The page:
The Pittsburgh Penguins & Pirates paid for their scoreboard upgrades. The Steelers are demanding that the city pay for their upgrades

It is a good time to be an owner of the Pittsburgh Steelers. You are sitting on one of the most valuable teams in the NFL, with a Forbes guess of around $4 billion dollars. Like every other NFL team, you are now making almost $400 million per season from the NFL alone. Your stadium sponsor nets you $10 million dollars per year for 15 years. It seems like a tremendous amount of money that is being put into the Steelers wallet.

So it seems a bit odd to me that the Steelers are fighting the city over payments for the improvement of the south end zone scoreboard. The improvement didn’t happen last year. It happened five years ago in 2018. It is now sitting in arbitration due to both sides refusing to cave to the other. This story can get confusing at times, so let me try my best to keep it simple.

— Statista

Before the 2o18 season, the Steelers spent $3 million to upgrade their video board on one side of the stadium. The screen was increased and the picture quality improved. The argument comes down to this simple yet complicated question. Was this a capital repair? If it was a capital repair, then SEA must pay for the entire cost out of a reserve fund, which is financed through ticket surcharges from events at the stadium. If it wasn’t, the city will not pay the Steelers whatever part of the upgrade was deemed to be significant in nature.

The city’s side, called the Pittsburgh Sports & Exhibition Authority (SEA), noted in a filing that the Pittsburgh Pirates and Penguins both paid for their scoreboard upgrades. In fact, the Pirates really did the exact same thing as the Steelers. They made the video size bigger and the picture resolution improved. In summary, the city is saying that the scoreboard upgrade was a “major expansion” rather than just a simple upgrade. The city also pointed to the fact that the capital repair definition in the Steelers, Penguins, and Pirates leases are mostly the same.

Lastly, SEA mentions that the Steelers originally wanted $1.2 million dollars for the scoreboard upgrades. The team then dropped that amount to $964,015. Why? According to the lease between the Steelers and SEA, any legal action that is valued at less than $1 million dollars is eligible for arbitration. Over $1 million and it is to be contested in public court. In a reply brief to the arbitrator, SEA wonders if the team dropped their amount because they didn’t want “this dispute heard in a public court of law”.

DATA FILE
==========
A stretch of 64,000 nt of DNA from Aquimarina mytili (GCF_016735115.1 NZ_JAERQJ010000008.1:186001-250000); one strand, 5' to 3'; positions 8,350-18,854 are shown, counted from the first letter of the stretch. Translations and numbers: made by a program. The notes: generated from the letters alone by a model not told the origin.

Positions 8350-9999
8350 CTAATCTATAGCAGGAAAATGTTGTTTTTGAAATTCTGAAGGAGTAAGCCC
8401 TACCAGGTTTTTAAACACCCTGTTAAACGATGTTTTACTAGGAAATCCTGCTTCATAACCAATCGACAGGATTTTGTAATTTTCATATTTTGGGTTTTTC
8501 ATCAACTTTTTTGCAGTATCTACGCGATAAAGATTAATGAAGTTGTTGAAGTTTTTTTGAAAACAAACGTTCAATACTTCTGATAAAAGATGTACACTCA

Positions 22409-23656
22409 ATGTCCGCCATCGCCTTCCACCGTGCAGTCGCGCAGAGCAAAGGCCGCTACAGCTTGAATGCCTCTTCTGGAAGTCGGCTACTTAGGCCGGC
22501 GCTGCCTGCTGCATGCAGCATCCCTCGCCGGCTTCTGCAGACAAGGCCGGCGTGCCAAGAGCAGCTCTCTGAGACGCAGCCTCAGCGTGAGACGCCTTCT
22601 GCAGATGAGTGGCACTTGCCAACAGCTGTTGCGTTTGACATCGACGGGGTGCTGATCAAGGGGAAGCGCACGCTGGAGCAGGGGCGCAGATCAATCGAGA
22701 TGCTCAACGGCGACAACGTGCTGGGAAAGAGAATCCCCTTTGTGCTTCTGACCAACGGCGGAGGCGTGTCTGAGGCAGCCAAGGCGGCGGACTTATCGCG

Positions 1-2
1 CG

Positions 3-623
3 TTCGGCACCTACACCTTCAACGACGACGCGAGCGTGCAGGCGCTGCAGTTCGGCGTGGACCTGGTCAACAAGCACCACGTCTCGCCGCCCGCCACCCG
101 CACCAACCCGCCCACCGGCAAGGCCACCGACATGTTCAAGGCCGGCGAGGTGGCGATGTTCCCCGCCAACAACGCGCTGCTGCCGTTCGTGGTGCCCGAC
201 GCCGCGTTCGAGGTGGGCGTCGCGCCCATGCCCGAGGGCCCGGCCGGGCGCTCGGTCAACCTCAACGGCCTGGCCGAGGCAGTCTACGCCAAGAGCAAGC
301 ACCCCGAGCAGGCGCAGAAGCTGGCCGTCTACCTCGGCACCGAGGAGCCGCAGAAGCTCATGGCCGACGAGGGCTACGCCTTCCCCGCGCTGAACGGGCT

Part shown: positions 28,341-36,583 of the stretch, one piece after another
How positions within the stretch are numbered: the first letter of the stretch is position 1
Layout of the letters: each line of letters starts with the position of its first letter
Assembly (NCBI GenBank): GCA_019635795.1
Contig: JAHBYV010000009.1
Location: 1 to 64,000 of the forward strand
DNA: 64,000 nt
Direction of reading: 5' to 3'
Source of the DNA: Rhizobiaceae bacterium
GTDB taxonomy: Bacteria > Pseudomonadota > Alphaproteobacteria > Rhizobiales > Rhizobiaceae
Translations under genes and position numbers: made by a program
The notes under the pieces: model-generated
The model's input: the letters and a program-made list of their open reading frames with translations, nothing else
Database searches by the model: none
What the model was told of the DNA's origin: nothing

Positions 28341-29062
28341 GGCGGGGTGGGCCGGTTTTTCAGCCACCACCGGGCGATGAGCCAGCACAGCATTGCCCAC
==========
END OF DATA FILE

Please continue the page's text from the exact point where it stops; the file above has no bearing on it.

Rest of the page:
— Pittsburgh Action News 4

The Steelers side claims that the city is trying to “avoid its contractual obligations”. As for the Pirates/Penguins argument made by the city, the Steelers claim that this whole argument is “preposterous and irrelevant”, which isn’t a good legal comeback to what SEA was arguing. The Steelers also argue that SEA shouldn’t even be allowed to argue their points “because they were raised late in the game”. Again, this just comes off like a child being mad that a parent has called them out on something they did wrong.

The Steelers did do their best to throw the Pirates under the bus. They counter the city by stating that the Pirates are not actually paying for the scoreboard upgrades, since the money used was funded through a ticket surcharge. The Steelers would never try to treat Pittsburgh fans like the Pirates do.

Thus, the only usage of trade evidence that can possibly be derived from the recent Pirates deal is that the Pirates are willing to pass on the cost of their expanded video board to PNC Park visitors…(the Steelers are) not willing to pass on the costs of the upgraded south end zone video board to Acrisure Stadium visitors because the lease requires such costs to be paid from the capital reserve fund— Pittsburgh Steelers Brief to Arbitrator, Pittsburgh Post Gazette, 08/20/2023

The Steelers finally get around to an actual legal point by showing that the Penguins lease doesn’t include language stating that “capital repairs shall not include upgrades to components of the scoreboard more frequently than once every seven years”. The Steelers do satisfy the seven years requirement, and nobody argues that point. The Steelers also have the above language in their lease with SEA. So it comes down to what the word “upgrade” means. The Steelers claim that an upgrade can mean an increase in size and therefore an expanded screen.

To summarize, the city asserts that capital repairs are “major repairs of components to the…scoreboard”.  The SEA says this was not a major repair. The Steelers assert that SEA’s position defies “all logic and common sense”.

— AP

By the way, does anyone find this interesting? In 2017, the normally quite Art Rooney II publicly talked about his anger at the city not paying for a lot of upgrades to the stadium. Which part exactly? Well, this may sound familiar to people who read this story:

Steelers president Art Rooney II is upset. Allegheny County government, which some say stole taxpayer money almost 20 years ago to build his Heinz Field and PNC Park, has been reluctant to cough up money for improvements at the football stadium. The Steelers would like taxpayers to pay for a new scoreboard in the south end, an expansion of the Great Hall and new sound and Wi-Fi systems, among other things— Observer-Reporter, 2017

It makes sense now that the Steelers just did the upgrades anyway and expected the city to come along with or without their support.

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